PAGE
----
Wind 365 530 555 580 605 630 2.1%
Biomass/Geothermal 113 113 113 113 113 113 0.0%
Solar - - - - - - -
Uranium - - - - - - -
Coal & Coke 1288 1133 1133 1133 977 822 -1.7%
Natural Gas 482 482 402 802 953 1003 2.9%
Oil 222 222 222 222 222 222 0.0%
Key Indicators
Canada GDP (Billions of $2007) 1748.7 1947.5 2104.4 2302.3 2504.6 2679.9 1.7%
Exchange Rate ($US per C$) 0.90 0.81 0.80 0.80 0.82 0.82 -0.4%
Crude Oil Price (Brent) 99.02 81.62 90.26 97.99 102.40 107.04 0.3%
Natural gas Price (Henry Hub) 4.39 3.85 4.10 4.25 4.40 4.55 0.1%
For full data sets, including High Price, Low Price, Constrained, High LNG, and No LNG Cases, See the EF 2016 Data Appendices

PE

Prince Edward Island

Key Findings


Infographic of key findings for Prince Edward Island

Results refer to the Reference Case unless otherwise noted.

  • End-use demand increases over the forecast due to manufacturing increases. PEI end-use demand increases from 26 PJ in 2014 to just under 29 PJ in 2040. This is the result of increases in the residential, commercial and industrial sectors offsetting a small decline in the transportation sector. Higher energy prices in the High Price Case reduce end-use demand growth to 27 PJ in 2040. Lower energy prices in the Low Price Case lead to higher end-use demand of just over 29 PJ by 2040.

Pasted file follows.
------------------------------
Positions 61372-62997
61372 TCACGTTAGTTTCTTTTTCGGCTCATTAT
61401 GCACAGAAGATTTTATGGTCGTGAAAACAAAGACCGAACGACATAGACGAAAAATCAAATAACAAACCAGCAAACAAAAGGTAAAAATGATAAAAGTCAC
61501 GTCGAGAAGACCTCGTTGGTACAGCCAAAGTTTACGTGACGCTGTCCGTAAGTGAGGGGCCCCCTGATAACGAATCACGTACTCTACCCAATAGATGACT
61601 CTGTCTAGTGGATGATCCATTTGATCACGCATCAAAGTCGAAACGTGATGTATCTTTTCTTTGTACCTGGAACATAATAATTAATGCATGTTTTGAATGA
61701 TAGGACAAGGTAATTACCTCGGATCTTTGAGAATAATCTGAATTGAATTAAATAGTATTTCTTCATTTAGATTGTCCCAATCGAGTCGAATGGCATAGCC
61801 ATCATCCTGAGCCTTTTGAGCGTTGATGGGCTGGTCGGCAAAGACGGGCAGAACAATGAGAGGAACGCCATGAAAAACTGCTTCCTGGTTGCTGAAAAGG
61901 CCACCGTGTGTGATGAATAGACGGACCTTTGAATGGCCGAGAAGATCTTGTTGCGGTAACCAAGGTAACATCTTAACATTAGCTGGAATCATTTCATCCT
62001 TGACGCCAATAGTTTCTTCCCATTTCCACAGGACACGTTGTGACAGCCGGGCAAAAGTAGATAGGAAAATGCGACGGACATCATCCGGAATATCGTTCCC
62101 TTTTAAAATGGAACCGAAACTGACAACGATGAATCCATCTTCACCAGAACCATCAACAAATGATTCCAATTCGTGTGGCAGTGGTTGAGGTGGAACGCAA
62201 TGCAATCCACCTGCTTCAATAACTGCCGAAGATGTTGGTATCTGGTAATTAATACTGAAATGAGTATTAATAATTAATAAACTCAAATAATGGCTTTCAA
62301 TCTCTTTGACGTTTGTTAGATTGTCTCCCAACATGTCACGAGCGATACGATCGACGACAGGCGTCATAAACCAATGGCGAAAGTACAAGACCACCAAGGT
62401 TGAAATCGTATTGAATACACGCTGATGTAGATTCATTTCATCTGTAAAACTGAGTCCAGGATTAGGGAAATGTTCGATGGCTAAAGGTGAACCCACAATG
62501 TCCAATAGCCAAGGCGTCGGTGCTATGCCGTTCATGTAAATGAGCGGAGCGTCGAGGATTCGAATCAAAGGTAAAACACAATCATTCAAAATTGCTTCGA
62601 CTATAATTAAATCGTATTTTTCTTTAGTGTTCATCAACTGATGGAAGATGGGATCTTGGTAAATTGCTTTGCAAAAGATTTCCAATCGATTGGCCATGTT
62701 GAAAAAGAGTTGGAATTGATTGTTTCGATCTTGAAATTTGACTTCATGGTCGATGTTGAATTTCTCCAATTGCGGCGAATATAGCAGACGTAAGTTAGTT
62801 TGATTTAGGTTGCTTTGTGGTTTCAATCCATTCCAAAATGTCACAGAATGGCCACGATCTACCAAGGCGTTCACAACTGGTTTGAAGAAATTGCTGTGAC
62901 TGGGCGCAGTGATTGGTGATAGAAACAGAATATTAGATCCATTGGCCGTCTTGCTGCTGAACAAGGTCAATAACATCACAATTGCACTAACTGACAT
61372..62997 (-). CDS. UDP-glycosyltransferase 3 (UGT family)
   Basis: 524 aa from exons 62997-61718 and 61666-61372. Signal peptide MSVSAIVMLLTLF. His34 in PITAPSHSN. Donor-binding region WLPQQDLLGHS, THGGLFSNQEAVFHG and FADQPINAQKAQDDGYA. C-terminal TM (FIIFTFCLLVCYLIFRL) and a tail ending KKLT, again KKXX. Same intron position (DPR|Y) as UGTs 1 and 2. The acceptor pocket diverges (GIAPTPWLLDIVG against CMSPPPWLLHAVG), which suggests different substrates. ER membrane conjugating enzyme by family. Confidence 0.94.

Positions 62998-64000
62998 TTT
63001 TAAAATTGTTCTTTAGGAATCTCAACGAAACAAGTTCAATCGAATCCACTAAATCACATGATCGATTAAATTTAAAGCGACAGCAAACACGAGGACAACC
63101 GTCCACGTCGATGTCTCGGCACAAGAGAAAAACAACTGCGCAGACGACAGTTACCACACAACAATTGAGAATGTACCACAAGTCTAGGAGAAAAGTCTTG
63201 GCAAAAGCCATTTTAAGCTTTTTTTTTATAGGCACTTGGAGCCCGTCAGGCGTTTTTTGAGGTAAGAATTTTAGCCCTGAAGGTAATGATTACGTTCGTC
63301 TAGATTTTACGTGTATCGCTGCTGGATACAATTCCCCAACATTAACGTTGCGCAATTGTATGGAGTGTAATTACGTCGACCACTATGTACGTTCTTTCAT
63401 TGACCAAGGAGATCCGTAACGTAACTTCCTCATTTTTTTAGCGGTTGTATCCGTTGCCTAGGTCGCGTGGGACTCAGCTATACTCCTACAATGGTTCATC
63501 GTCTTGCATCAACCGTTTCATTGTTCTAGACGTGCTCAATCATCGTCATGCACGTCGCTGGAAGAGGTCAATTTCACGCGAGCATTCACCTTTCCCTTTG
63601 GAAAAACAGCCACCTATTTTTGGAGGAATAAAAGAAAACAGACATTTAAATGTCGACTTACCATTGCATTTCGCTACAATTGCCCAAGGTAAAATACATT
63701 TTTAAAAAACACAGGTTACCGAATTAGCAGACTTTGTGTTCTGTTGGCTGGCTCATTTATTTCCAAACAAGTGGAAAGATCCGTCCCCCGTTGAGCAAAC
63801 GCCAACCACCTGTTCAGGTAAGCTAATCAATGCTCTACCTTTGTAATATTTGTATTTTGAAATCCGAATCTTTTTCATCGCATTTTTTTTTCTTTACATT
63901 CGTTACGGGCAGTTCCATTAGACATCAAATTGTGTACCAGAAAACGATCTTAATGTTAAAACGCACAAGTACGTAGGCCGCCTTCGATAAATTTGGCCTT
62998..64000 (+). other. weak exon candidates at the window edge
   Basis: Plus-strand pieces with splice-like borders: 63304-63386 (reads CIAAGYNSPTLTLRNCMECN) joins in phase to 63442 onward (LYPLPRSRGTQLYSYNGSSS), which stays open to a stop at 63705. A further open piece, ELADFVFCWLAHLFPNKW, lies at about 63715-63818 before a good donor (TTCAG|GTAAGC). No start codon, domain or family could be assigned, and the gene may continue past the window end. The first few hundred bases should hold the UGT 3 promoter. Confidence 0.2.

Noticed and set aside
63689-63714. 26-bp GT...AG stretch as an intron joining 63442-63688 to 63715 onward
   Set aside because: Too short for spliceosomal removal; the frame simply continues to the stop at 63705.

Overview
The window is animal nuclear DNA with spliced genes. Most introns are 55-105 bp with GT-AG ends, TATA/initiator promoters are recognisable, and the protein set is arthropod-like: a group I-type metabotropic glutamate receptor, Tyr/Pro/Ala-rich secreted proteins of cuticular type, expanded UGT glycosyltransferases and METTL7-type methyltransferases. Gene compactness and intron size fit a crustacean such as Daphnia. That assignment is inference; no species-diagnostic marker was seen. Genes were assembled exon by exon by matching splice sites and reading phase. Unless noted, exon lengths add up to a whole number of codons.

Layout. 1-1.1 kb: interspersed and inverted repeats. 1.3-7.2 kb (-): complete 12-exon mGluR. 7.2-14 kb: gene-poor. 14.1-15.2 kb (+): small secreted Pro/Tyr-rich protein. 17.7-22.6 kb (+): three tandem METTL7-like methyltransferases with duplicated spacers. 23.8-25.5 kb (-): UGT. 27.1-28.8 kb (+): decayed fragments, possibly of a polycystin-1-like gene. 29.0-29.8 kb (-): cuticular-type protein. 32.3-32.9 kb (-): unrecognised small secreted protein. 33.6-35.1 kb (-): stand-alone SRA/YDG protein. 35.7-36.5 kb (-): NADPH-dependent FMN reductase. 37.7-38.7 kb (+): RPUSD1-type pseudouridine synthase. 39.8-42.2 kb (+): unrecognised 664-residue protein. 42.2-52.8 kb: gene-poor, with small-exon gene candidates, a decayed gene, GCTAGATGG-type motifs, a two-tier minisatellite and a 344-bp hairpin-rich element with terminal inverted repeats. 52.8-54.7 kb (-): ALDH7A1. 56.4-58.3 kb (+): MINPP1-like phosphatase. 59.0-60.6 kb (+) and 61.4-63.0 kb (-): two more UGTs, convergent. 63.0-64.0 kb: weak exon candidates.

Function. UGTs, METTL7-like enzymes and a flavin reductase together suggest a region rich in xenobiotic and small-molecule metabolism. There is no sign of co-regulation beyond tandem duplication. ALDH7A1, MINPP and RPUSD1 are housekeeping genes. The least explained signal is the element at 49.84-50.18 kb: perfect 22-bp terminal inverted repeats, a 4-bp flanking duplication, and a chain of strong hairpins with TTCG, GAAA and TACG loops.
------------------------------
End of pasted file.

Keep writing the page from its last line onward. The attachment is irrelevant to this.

• Electricity demand steadily increases, driven by use in buildings and the manufacturing sector. Electricity demand increases 0.6 TW.h over the forecast to 2.4 TW.h in 204 and 57 per cent of this increase is driven by the manufacturing sector. New residential and commercial buildings contribute to 40 per cent of the increase.